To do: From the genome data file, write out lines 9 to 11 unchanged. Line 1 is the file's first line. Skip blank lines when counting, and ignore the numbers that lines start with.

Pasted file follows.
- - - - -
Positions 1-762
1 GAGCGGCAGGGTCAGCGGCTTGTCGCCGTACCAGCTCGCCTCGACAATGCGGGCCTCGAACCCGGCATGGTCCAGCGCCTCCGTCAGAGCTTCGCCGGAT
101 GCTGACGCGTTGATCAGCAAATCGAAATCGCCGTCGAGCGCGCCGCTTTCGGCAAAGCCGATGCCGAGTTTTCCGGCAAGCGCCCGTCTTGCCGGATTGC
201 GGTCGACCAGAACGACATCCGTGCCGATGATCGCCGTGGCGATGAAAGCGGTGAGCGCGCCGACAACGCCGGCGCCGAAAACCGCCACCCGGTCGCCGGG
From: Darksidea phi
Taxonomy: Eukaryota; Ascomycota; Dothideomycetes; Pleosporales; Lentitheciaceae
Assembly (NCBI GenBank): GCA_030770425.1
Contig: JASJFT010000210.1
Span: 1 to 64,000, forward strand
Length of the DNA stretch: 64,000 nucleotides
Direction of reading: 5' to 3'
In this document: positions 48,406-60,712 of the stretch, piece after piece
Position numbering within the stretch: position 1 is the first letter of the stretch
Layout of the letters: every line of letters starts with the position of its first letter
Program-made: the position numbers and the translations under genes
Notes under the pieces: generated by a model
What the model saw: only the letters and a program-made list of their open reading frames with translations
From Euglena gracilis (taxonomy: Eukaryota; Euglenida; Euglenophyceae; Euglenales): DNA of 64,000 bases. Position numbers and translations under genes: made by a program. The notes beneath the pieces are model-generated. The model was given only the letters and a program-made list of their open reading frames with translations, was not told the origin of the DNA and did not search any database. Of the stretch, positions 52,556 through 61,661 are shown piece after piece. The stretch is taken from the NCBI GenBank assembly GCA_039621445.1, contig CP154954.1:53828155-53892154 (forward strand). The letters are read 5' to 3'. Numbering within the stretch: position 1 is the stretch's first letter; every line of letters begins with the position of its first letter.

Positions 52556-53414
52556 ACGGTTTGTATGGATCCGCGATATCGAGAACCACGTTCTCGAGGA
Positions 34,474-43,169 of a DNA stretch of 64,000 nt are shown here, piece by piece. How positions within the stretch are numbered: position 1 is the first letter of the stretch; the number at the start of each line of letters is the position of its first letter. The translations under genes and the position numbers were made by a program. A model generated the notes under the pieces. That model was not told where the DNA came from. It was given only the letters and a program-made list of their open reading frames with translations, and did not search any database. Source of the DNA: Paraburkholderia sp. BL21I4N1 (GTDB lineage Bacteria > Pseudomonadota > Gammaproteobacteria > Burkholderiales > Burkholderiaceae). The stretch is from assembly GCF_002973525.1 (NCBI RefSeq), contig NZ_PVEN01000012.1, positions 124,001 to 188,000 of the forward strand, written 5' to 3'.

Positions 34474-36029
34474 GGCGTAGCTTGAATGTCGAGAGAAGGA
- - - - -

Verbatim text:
Span: 1 to 64,000, forward strand
Length of the DNA stretch: 64,000 nucleotides
Direction of reading: 5' to 3'